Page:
Researchers from the Department of Genetics co-author a letter to the editor, printed in correspondence section in the The July edition of Nature Genetics, under the title "ESR1 gene amplification in breast cancer: a common phenomenon?"
Here, they comment findings from Holst et al, who in the article entitled "Estrogen receptor alpha (ESR1) gene amplification is frequent in breast cancer" investigated the clinical relevance of ESR1 (estrogen receptor alpha) gene amplification in human breast cancer and reported that the ESR1 gene is amplified in 21% of breast carcinomas.
The conclusion of the correspondence letter is as follows:
"In summary, we have found in our own unpublished and in published aCGH data only 12 of 533 (2.3%) samples with amplification for the ESR1 gene and only an additional 14 (2.6%) breast tumors with gain. We think that it is highly unlikely that the frequency of ESR1 gene amplification is as high as 21%; the frequency is more likely to be less than 5%. It remains to be explored whether the high frequency reported by Holst et al.1 is due to selection of breast cancer cases or to technical issues related to the assessment of ESR1 gene copy number status."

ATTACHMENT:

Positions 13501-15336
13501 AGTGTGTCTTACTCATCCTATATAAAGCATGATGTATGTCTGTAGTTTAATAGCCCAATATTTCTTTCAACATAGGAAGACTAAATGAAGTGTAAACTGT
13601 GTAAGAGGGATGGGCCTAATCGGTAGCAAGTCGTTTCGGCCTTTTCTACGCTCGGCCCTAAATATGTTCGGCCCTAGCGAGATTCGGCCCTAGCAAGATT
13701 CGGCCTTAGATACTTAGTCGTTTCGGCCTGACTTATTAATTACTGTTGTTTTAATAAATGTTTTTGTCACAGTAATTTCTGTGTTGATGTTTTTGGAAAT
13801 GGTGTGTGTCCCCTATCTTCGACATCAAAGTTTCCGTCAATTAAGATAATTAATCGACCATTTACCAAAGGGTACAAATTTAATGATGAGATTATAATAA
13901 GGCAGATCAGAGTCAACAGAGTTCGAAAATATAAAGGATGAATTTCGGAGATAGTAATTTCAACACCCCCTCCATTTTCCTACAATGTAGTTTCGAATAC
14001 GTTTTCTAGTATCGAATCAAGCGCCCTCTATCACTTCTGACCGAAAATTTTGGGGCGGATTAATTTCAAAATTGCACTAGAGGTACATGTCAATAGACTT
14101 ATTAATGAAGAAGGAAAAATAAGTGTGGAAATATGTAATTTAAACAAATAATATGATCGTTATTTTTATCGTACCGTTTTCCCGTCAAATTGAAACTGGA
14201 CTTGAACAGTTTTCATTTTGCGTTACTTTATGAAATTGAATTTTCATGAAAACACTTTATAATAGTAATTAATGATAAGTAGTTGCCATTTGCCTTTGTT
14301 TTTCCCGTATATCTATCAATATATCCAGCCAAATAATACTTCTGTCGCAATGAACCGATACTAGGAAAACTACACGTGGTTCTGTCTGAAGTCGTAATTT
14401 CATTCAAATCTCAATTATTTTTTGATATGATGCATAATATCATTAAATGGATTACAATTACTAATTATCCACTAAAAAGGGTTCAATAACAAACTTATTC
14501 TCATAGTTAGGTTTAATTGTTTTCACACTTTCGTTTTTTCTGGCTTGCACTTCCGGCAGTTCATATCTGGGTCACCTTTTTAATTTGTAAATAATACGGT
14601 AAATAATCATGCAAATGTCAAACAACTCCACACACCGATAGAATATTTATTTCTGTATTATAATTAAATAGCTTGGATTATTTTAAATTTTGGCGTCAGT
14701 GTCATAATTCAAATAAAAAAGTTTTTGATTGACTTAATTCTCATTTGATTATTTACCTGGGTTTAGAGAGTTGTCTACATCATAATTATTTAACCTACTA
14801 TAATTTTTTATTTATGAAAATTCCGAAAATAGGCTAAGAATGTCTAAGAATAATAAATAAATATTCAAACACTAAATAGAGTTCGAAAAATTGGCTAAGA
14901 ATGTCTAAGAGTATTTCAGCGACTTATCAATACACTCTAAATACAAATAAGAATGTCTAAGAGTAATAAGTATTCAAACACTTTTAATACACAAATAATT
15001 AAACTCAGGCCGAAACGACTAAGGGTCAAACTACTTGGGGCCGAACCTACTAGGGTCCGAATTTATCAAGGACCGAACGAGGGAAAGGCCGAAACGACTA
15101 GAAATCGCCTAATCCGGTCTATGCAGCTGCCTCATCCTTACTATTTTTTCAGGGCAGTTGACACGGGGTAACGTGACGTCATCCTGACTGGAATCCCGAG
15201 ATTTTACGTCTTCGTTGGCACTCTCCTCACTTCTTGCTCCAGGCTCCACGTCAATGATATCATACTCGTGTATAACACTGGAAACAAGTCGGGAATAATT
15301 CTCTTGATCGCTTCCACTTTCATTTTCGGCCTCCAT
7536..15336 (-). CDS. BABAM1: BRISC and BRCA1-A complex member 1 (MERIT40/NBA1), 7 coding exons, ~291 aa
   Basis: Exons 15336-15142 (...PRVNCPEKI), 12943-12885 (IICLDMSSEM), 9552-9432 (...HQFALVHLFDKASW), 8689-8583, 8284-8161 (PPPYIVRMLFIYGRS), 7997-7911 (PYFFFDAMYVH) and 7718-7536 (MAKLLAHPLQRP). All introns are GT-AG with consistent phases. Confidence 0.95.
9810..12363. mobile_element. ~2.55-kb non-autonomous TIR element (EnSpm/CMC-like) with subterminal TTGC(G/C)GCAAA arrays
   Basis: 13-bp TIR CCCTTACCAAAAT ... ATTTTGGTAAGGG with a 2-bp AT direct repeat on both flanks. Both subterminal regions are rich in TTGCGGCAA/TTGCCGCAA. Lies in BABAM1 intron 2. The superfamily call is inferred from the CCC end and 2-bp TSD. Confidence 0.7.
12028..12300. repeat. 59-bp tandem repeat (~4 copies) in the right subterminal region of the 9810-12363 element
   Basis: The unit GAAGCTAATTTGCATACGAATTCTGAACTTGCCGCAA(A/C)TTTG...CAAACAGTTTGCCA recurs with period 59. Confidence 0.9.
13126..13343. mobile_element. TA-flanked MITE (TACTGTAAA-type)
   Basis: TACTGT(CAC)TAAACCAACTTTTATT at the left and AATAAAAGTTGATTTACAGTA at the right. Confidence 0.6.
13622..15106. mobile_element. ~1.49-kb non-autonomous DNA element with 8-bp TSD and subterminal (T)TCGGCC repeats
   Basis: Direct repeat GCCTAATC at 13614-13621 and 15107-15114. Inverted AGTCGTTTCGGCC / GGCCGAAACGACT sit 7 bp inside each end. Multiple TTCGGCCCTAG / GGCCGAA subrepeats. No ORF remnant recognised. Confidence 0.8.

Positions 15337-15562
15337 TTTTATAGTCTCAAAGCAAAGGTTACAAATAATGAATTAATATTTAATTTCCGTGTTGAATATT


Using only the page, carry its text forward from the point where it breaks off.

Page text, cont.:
Horlings HM, Bergamaschi A, Nordgard SH, Kim YH, Han W, Noh DY, Salari K, Joosse SA, Reyal F, Lingjaerde OC, Kristensen VN, BĂ¸rresen-Dale AL, Pollack J, van de Vijver MJ. ESR1 gene amplification in breast cancer: a common phenomenon? Nat Genet. 2008 Jul;40(7):807-8; author reply 810-2. Link to PubMed | The comment in PDF format.
Department of Genetics